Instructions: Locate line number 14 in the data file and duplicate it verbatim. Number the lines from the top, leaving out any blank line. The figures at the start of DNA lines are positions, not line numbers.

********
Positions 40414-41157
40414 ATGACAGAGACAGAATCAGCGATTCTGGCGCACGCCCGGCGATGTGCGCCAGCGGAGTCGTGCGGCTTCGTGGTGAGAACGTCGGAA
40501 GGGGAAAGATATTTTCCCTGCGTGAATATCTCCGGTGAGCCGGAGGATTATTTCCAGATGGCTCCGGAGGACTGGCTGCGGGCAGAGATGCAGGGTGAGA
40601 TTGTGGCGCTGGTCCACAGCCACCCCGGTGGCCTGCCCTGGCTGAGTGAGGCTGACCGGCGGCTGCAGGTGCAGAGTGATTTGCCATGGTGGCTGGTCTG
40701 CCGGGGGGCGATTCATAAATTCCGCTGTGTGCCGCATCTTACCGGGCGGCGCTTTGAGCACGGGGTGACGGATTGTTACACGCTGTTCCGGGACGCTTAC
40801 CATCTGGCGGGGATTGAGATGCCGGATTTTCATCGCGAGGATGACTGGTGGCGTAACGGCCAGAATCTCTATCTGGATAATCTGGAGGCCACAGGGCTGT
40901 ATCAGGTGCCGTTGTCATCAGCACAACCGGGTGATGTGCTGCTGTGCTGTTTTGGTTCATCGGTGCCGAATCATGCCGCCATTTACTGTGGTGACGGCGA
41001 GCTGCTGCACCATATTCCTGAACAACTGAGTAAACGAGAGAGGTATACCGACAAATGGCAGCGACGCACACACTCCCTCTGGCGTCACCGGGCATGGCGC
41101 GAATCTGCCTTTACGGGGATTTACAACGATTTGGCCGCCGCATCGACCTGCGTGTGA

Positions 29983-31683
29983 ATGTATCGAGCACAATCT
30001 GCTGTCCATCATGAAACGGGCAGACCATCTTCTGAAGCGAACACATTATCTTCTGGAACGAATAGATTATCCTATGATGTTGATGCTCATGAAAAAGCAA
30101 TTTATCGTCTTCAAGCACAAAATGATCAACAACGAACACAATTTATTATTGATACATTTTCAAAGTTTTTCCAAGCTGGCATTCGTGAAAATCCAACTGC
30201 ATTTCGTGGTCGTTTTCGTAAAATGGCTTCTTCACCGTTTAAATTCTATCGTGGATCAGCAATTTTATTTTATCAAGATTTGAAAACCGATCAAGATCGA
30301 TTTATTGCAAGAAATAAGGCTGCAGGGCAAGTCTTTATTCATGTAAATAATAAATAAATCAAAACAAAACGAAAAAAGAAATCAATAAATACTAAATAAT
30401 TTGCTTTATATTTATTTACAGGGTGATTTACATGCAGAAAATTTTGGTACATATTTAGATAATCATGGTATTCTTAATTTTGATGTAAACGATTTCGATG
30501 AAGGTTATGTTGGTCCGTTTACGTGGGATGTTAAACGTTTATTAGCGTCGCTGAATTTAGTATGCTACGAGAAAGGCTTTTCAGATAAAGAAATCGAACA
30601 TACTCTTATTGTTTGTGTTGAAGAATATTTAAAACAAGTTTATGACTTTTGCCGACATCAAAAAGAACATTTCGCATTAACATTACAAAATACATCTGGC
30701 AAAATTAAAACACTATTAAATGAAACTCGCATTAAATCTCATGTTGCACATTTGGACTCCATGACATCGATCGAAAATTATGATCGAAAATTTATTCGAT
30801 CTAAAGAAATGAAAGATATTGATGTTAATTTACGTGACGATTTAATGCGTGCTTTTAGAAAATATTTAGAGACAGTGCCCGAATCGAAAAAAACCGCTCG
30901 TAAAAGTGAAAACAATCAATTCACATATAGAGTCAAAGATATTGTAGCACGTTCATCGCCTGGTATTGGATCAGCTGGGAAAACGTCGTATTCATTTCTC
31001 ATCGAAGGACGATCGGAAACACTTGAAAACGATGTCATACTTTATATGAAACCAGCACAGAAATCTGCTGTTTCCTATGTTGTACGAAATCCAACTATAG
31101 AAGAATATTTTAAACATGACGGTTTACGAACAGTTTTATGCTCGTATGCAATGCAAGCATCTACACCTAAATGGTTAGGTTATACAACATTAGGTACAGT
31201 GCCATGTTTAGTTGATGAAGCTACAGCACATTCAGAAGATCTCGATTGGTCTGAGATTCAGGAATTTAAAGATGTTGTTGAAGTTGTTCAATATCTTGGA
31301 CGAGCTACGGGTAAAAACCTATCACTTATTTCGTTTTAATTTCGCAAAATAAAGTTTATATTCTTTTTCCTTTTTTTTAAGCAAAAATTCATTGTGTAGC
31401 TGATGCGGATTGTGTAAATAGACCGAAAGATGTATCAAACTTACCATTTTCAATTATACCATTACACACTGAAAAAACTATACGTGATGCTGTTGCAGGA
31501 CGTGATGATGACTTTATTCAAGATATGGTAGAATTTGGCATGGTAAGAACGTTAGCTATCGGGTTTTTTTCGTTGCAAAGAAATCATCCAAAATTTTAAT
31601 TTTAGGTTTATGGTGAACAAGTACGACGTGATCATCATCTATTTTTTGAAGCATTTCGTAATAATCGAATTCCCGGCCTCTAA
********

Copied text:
30201 ATTTCGTGGTCGTTTTCGTAAAATGGCTTCTTCACCGTTTAAATTCTATCGTGGATCAGCAATTTTATTTTATCAAGATTTGAAAACCGATCAAGATCGA